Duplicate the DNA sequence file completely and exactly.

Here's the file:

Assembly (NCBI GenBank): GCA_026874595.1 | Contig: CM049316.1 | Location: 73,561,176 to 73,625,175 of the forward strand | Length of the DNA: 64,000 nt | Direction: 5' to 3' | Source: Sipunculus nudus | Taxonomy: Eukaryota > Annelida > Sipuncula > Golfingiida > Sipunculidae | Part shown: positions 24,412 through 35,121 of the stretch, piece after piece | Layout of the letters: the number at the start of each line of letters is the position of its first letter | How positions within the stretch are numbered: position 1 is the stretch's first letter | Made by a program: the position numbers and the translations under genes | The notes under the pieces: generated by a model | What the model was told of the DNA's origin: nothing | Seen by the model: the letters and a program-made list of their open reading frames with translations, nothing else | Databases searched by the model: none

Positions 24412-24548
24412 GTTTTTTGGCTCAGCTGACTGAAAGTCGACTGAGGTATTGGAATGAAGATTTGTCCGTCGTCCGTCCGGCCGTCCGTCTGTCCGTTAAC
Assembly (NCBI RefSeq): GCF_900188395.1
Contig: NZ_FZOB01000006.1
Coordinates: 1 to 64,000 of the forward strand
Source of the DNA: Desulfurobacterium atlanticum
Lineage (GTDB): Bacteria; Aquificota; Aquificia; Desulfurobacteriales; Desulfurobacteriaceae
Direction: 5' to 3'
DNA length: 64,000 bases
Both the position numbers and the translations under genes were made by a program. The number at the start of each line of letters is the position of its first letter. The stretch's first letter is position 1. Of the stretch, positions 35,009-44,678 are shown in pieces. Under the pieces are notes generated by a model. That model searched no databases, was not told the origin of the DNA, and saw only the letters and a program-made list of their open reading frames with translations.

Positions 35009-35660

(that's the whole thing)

Assembly (NCBI GenBank): GCA_026874595.1 | Contig: CM049316.1 | Location: 73,561,176 to 73,625,175 of the forward strand | Length of the DNA: 64,000 nt | Direction: 5' to 3' | Source: Sipunculus nudus | Taxonomy: Eukaryota > Annelida > Sipuncula > Golfingiida > Sipunculidae | Part shown: positions 24,412 through 35,121 of the stretch, piece after piece | Layout of the letters: the number at the start of each line of letters is the position of its first letter | How positions within the stretch are numbered: position 1 is the stretch's first letter | Made by a program: the position numbers and the translations under genes | The notes under the pieces: generated by a model | What the model was told of the DNA's origin: nothing | Seen by the model: the letters and a program-made list of their open reading frames with translations, nothing else | Databases searched by the model: none

Positions 24412-24548
24412 GTTTTTTGGCTCAGCTGACTGAAAGTCGACTGAGGTATTGGAATGAAGATTTGTCCGTCGTCCGTCCGGCCGTCCGTCTGTCCGTTAAC
Assembly (NCBI RefSeq): GCF_900188395.1
Contig: NZ_FZOB01000006.1
Coordinates: 1 to 64,000 of the forward strand
Source of the DNA: Desulfurobacterium atlanticum
Lineage (GTDB): Bacteria; Aquificota; Aquificia; Desulfurobacteriales; Desulfurobacteriaceae
Direction: 5' to 3'
DNA length: 64,000 bases
Both the position numbers and the translations under genes were made by a program. The number at the start of each line of letters is the position of its first letter. The stretch's first letter is position 1. Of the stretch, positions 35,009-44,678 are shown in pieces. Under the pieces are notes generated by a model. That model searched no databases, was not told the origin of the DNA, and saw only the letters and a program-made list of their open reading frames with translations.

Positions 35009-35660